Seattle Community

Sue Clement
Networking & Referral Expert, Speaker, Author
Vancouver, British Columbia Canada
Greatly helpful
8.4
out of 10
5 votes

Turbo-Charge Your Business Networking!

How can you make networking pay off more quickly? Here's the secret - you can be helpful AND improve your bottomline at the same time. It's a matter of giving back, and building goodwill - with the right people.
Written Feb 14, 2012, read 2574 times since then.
Closed_info

 

Do you ever wish you could make networking pay off more quickly? You know that you're not supposed to be too fixated on your bottom line when it comes to networking. Instead, you're supposed to be helpful and focused on making connections.

Here's a secret - you can be helpful AND still improve your bottomline at the same time. It's a matter of giving back, and building goodwill - with the right people.  

Here are seven tips that can turbo-charge your networking results...

1) Network in the right place

The key to productive networking is to be in the right place at the right time. When you spend time and money on going to networking meetings, make sure these meetings are filled with people that are good connections for you.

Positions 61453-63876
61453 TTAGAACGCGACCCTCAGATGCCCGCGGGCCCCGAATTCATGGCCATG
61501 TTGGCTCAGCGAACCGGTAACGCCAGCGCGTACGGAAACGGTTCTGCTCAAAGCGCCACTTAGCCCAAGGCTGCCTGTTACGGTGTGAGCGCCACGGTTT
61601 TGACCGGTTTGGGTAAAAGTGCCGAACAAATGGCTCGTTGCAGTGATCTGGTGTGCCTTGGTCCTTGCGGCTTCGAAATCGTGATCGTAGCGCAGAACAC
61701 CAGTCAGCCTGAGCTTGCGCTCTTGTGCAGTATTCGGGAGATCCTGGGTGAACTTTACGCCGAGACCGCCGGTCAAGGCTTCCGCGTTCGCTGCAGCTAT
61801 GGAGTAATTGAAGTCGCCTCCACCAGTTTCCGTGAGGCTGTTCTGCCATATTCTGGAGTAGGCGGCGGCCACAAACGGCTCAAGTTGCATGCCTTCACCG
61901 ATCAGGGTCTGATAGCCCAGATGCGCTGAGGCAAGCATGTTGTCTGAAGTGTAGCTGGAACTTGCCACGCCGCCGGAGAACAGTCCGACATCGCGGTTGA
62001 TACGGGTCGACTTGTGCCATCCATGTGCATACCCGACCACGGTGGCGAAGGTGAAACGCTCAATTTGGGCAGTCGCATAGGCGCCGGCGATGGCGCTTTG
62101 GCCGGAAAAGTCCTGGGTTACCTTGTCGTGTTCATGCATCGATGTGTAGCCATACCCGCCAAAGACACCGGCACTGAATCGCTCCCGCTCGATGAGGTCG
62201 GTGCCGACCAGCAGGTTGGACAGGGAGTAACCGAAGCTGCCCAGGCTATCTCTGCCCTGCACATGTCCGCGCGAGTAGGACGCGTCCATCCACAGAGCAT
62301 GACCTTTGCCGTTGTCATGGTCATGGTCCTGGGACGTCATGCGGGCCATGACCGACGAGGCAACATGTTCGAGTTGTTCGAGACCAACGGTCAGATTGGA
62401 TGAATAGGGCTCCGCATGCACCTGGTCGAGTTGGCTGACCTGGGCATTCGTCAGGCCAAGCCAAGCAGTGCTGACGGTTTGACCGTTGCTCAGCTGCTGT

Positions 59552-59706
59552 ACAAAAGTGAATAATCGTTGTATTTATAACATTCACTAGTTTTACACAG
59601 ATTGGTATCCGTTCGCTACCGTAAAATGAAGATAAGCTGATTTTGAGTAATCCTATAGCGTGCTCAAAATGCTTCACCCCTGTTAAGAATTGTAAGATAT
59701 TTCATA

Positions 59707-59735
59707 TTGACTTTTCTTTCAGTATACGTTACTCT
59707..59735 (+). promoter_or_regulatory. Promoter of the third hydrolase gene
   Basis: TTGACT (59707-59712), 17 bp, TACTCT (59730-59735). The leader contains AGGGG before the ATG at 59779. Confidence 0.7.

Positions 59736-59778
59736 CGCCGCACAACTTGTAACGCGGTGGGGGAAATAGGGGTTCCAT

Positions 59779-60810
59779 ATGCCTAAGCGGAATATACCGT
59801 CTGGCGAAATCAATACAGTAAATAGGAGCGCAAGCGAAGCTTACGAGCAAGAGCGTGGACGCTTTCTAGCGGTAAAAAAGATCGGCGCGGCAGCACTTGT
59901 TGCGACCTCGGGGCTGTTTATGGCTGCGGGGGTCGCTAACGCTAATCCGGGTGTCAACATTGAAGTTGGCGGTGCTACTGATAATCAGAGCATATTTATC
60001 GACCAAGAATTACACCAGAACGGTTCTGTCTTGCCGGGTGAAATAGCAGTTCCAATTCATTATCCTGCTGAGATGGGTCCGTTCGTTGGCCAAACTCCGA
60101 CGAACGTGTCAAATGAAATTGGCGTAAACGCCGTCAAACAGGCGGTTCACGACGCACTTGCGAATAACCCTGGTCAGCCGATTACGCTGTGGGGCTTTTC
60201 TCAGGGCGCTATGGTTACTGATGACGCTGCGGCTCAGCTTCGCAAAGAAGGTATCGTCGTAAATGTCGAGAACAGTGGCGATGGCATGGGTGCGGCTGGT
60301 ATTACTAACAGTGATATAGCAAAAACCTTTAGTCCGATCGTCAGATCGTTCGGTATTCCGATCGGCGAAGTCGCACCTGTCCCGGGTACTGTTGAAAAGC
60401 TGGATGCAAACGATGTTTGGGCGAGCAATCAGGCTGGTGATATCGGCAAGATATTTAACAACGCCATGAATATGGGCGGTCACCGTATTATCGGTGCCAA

How would you know? Ask yourself a few questions...  

    * Who comes to the meetings
    * Are there enough people you connect with?
    * Do they share or service your target market?
    * Can you comfortably pass referrals to other members?
    * Do you have anything in common with the members?
    * Do you enjoy the meetings and the people there?  

For example, if you're a financial advisor, you want to network in places where people have the kind of money that would allow them to invest in your services - or know many people who do. If you're offering subcontracting services such as installing drywall, you'll want to go to events that have a lot of builders and contractors who could hire or refer you.   

2) Think quality over quantity

Whether it comes to selecting networking events or potential connections, always think quality over quantity. It's not about how many networking events you attend each week, but about whether the ones you do attend have members who either are or know people who would be good connections for you.

The same is true about building relationships with people. You only have so much time, so be sure to connect with people who are or know people you can do business with.

3) Build relationships with super connectors

Taking this one step further, you'll really be able to accelerate your networking results if you connect with super connectors. But don't just toss your business card at them and ask them to send you referrals. Instead, treat them with respect and appreciation - show interest in what they are doing and develop real relationships with them.